Polonia in the Progressive Era, 1900-1920
The first two decades of the twentieth century marked a period of unprecedented growth in immigration. As immigration increased, fears of crime, slums, and labor unrest caused the dominant group to become more hostile toward newcomers.
This was reflected, for example, in a renewed emphasis among nativist writers on the natural superiority of the so-called Anglo-Saxon race and in calls for the use of a literacy test to establish whether people could read and write as a means of limiting immigration.54 Another result was the adoption by many in the Progressive movement of the demand for an end to unrestricted immigration, which it blamed for the growth of slums and bossism, the twin pariahs of urban America. The Progressives were joined in their crusade by Samuel Gompers, president of the American Federation of Labor, who in 1902 commented, "Both the intelligence and the prosperity of our working people are endangered by the present immigration. Cheap labor, ignorant labor, takes our jobs and cuts our wages/'55 His sentiments were echoed by his constituents when the AFL convention that year endorsed the literacy test by an overwhelming vote of 1,858 to 352.
Lobbyists for the Immigration Restriction League and the American Federation of Labor renewed their efforts for a literacy test in 1906. The author of the new bill, North Carolina Senator F. M. Simmons, appealed to Congress to preserve America's Anglo-Saxon civilization from a new class of immigrants whom he described as "nothing more than the degenerate progeny of the Asiatic hoards [sic] which, long centuries ago, overran the shores of the Mediterranean/'56 This position was increasingly propagated in the press, espoused by such notables as Ellwood Cubberly "the father of school administration in the United States/' who wrote in 1909 that "these Southern and Eastern Europeans are of a very different type from the Northern Europeans who preceded them. Illiterate, docile, lacking in self-reliance and initiative and not possessing the Anglo-Teutonic conceptions of law, order, and government, their coming has served to dilute tremendously our national stock, and to corrupt our civic life."57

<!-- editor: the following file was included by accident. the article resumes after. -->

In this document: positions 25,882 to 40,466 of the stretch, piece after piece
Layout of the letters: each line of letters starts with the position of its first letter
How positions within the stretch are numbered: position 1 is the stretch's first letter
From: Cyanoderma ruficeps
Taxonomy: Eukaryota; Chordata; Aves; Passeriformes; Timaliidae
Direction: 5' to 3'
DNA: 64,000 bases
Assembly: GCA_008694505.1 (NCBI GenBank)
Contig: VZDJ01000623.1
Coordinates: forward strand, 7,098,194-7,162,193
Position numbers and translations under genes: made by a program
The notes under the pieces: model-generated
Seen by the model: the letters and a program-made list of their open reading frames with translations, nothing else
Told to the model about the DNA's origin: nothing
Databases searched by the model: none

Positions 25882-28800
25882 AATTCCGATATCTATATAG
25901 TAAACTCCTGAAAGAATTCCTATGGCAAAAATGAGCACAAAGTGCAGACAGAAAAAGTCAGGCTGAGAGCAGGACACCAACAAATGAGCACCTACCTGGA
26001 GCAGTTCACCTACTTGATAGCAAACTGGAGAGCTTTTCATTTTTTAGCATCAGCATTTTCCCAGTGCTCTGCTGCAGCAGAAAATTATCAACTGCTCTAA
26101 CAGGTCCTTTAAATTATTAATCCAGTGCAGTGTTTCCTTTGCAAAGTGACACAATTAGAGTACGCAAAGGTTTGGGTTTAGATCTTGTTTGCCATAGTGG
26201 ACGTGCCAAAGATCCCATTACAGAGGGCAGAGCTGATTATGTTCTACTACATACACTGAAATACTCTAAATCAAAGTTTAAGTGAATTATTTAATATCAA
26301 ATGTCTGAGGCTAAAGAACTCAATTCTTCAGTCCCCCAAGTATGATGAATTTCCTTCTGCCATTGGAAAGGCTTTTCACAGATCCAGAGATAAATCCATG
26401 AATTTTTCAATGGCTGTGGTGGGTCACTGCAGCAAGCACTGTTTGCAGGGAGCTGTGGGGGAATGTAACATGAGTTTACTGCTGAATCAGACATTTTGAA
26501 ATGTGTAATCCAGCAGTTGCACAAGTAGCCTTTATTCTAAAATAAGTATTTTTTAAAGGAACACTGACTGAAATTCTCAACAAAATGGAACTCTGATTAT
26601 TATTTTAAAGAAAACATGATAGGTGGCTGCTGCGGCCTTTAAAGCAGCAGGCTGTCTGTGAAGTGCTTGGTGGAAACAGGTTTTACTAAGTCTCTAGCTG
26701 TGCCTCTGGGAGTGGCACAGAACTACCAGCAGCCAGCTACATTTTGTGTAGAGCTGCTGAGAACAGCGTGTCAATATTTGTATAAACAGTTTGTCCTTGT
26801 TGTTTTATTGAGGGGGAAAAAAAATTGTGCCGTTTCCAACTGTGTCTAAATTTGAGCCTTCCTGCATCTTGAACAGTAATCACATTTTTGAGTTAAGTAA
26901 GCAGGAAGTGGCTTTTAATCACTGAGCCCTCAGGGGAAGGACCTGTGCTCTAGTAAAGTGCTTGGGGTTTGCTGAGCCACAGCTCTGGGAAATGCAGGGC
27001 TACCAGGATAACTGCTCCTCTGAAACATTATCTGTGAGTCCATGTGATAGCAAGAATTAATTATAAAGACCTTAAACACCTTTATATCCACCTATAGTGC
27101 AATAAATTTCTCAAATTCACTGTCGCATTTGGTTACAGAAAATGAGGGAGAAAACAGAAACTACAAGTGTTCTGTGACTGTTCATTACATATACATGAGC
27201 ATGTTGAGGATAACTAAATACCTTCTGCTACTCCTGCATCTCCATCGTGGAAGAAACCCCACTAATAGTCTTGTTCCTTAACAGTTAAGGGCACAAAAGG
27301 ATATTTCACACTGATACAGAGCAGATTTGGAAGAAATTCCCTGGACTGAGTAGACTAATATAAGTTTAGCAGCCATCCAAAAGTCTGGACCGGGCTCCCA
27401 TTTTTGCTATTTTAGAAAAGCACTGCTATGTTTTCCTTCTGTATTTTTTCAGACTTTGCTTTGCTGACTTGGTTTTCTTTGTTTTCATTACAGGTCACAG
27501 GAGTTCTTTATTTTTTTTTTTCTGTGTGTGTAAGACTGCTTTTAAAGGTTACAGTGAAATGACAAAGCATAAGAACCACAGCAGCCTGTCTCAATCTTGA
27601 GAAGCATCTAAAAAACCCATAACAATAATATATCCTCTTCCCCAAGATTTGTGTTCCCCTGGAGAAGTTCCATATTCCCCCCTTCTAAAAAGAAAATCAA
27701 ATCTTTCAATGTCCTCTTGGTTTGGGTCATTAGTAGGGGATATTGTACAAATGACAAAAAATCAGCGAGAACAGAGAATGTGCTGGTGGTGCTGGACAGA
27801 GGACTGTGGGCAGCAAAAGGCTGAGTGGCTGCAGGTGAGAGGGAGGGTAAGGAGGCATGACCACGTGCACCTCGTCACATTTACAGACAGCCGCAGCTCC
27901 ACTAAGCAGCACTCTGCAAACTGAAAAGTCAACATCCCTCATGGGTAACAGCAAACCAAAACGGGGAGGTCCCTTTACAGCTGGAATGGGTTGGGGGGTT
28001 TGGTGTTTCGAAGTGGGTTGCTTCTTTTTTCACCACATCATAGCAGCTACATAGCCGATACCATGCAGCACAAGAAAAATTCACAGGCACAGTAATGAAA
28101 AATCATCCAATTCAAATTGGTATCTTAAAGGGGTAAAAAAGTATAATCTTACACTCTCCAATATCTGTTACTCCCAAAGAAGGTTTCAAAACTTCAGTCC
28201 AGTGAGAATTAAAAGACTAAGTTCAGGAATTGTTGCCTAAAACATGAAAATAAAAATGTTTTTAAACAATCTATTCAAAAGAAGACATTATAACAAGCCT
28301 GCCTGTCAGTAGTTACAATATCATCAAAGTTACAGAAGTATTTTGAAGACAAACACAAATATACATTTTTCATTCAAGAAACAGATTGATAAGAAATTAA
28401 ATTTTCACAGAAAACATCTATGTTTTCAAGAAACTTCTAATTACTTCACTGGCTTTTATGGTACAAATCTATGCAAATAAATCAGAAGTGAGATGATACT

Opponents of the 1906 literacy test hoped to postpone or prevent its passage by calling for the establishment of a commission to study the entire immigration question. Thus was born the U.S. Immigration Commission. The commission employed a staff of more than 300 people for more than three years, spent better than a million dollars, and accumulated a mass of data and conclusions that it published in 42 volumes. The commission's findings supported the proponents of restriction, officially declaring for the first time that there was a distinct difference between what it labeled the "new" immigration and the previous groups from Northwestern Europe, which it termed the "old" immigration. Restriction of the former, it concluded, was "demanded by economic, moral, and social conditions."58
Although based on faulty research and reasoning, these reports extended federal sanction to the stereotyping of millions of Americans. The reports appeared to "legitimize" calls for restriction. The effects can be seen in T. J. Woofter's survey of popular literature between 1900 and 1930. Woofter found that during 1907-14, "there occurred a marked change in public sentiment toward immigration" and concluded that the old restrictionist arguments based on economics were giving way to a rationale based on "the undesirability of certain racial elements."59
This new rationale became a favorite of writers such as Madison Grant, whose The Passing of the Great Race, published in 1916, argued that the pure, superior American racial stock was being diluted by the influx of "new" immigrants from the Mediterranean, the Balkans, and the Polish ghettos. Thinly cast in the guise of scientific theory, Grant's racist diatribe gained wide popularity among the American public and greatly influenced federal immigration legislation.
Bills for a literacy test passed Congress, only to be vetoed by William Howard Taft in 1913 and Woodrow Wilson in 1915. When the measure passed again in 1917, Wilson vetoed it a second time, noting that, in addition to reversing traditional American policy on immigration, the test would reflect opportunity rather than character. Congress remained unimpressed and overrode Wilson's veto. Thus the stage was set for further restriction. The result of this renewed agitation became clear once the Republicans gained control of Congress in March 1919. Albert Johnson issued a call for immigration restriction, backing up his words with the introduction of a measure designed to restrict total immigration by allotting quotas based on national origin. The influence of the Immigration Commission was evident throughout the hearings on the measure from 1919 to 1921.60